Mr Benjamin Gyan-Kesse, Executive Director, Kosmos Innovation Center (KIC), has hinted that KIC is set to highlight and drive solutions to address key barriers to economic growth for women.
He said over 180 Agri-startups will be created and 900 Agri-MSMEs supported in the next year while fifty per cent of them will be women-led businesses which will be supported to better structure their operations, become investor-ready, and get connected to pre-qualified investors.
KIC will also support them with financing sources including debt, equity, and crowdfunding, thereby unlocking access to finance and growth opportunities.
Mr Gyan-Kesse who gave the hint in a report copied to the igoghana said the KIC was also investing in agribusinesses that focus on bridging the gender gaps across the Agri value chain, such as Trotro Tractor Ltd which will operate a ride-hailing business model for farmers looking to rent tractors to plough their farms.
This, he said will eliminate the biases that women face when looking to rent tractors.
“Women in agriculture play a vital role, yet they have been excluded from accessing finance. Women working in agriculture say they have less access to financing than men. Some women are incapable of getting loans at all, due to legal or cultural barriers, and if women do manage to get loans, they are often smaller than the loans granted to men for similar purposes.” He noted.
Mr Gyan-Kesse further hinted that KIC’s A2F consortium will enable female farmers to access finance easier by bringing access to finance solutions/models such as crowdfunding, invoice financing, insurance and assets financing among others to women smallholder farmers.
He noted that it was becoming more evident that the world cannot continue to exclude half of the human population in development because of age-old biases that have no place or significance in the modern world and for that matter, the world should strive for an international women’s day where all women everywhere would be free from the oppression of cultural, economic, religious, and societal stereotypes.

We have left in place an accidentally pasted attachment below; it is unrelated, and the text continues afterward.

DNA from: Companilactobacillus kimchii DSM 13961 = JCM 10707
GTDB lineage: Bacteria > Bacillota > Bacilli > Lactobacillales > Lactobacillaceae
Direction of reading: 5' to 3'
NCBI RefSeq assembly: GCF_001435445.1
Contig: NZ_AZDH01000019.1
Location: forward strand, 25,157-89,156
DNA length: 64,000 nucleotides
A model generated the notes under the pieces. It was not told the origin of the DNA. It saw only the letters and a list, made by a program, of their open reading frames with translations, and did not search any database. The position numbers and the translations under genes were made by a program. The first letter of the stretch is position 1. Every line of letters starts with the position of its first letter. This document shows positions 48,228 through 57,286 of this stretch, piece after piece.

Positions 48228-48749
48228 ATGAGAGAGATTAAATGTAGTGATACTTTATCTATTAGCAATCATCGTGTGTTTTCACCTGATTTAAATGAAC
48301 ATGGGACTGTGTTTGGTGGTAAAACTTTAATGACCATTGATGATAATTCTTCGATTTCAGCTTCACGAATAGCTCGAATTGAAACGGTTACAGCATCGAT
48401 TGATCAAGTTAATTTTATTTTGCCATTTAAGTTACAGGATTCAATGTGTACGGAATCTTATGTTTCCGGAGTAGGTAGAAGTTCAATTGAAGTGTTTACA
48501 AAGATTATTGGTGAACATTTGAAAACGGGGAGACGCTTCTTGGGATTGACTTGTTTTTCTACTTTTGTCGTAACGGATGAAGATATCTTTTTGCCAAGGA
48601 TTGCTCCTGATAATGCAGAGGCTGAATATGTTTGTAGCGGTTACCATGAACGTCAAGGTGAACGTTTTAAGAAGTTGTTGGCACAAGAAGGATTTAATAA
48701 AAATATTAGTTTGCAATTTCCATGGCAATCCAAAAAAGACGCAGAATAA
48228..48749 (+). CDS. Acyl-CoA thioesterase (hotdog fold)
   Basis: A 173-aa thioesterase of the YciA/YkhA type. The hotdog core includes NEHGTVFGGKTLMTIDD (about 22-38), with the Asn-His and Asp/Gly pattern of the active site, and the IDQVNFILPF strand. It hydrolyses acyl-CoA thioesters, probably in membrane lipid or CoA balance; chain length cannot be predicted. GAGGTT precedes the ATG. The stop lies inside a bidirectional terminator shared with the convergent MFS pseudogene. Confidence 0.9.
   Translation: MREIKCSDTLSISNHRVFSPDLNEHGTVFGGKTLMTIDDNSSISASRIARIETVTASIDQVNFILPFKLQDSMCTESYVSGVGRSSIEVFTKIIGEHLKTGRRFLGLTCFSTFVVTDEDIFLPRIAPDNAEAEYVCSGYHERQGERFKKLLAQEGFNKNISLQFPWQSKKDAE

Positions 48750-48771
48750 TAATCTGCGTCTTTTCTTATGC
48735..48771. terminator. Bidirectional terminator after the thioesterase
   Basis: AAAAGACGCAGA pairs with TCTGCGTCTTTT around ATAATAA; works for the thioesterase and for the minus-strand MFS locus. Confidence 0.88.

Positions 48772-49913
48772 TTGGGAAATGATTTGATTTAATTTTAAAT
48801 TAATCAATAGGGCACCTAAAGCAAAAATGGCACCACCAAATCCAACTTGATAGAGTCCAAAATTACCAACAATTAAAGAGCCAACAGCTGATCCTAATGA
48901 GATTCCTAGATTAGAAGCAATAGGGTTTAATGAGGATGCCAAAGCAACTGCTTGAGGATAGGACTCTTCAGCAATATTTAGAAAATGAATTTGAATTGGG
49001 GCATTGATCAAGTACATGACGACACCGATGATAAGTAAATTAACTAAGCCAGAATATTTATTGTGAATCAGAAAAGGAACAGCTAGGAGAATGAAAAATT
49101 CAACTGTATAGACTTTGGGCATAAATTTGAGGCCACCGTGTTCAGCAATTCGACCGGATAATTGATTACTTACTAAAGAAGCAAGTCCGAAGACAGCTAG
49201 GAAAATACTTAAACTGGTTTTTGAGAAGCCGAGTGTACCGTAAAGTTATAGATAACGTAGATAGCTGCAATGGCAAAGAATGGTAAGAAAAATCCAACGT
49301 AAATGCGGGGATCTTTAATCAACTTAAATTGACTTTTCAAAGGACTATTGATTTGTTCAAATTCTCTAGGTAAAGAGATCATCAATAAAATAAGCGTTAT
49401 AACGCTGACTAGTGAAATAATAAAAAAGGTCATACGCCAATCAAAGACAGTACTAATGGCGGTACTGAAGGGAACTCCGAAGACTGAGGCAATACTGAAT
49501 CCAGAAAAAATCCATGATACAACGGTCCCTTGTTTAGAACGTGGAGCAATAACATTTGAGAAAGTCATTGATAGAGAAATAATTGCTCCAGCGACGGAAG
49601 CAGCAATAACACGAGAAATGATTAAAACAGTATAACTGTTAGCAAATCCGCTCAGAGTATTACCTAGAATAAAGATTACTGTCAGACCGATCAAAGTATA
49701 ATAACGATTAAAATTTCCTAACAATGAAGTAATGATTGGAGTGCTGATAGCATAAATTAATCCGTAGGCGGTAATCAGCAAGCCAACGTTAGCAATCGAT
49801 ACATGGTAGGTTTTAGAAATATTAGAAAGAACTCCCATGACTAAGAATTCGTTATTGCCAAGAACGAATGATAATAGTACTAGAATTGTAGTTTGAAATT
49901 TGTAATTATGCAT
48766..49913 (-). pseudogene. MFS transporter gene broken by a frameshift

“When that day comes, we won’t only celebrate the few women who made it in spite of the system but every woman who can live a life of dignity because we have dismantled those biases. We are not free until every one of us is free; break the bias”, he opined.
According to him, it was time to zero in on and eliminate one of the important impediments to gender equality – biases that impact women in agriculture and barriers that keep them from operating fully and efficiently.
He said the KIC imagines a gender-equal world, free of bias, discrimination, and stereotypes in that many young women do not venture into agriculture because it has not traditionally been associated with wealth and success for women.
He bemoaned that the negative cultural perceptions associated with women who choose agriculture as a career path have discouraged many women from exploring opportunities in this field.
Against this background, he said the KIC as a program recognizes these barriers and as an organization, it is committed to ensuring gender equality in the agriculture sector in Ghana through its programming with fifty per cent women target across all its programs and several initiatives targeted at young women to ‘break the bias’.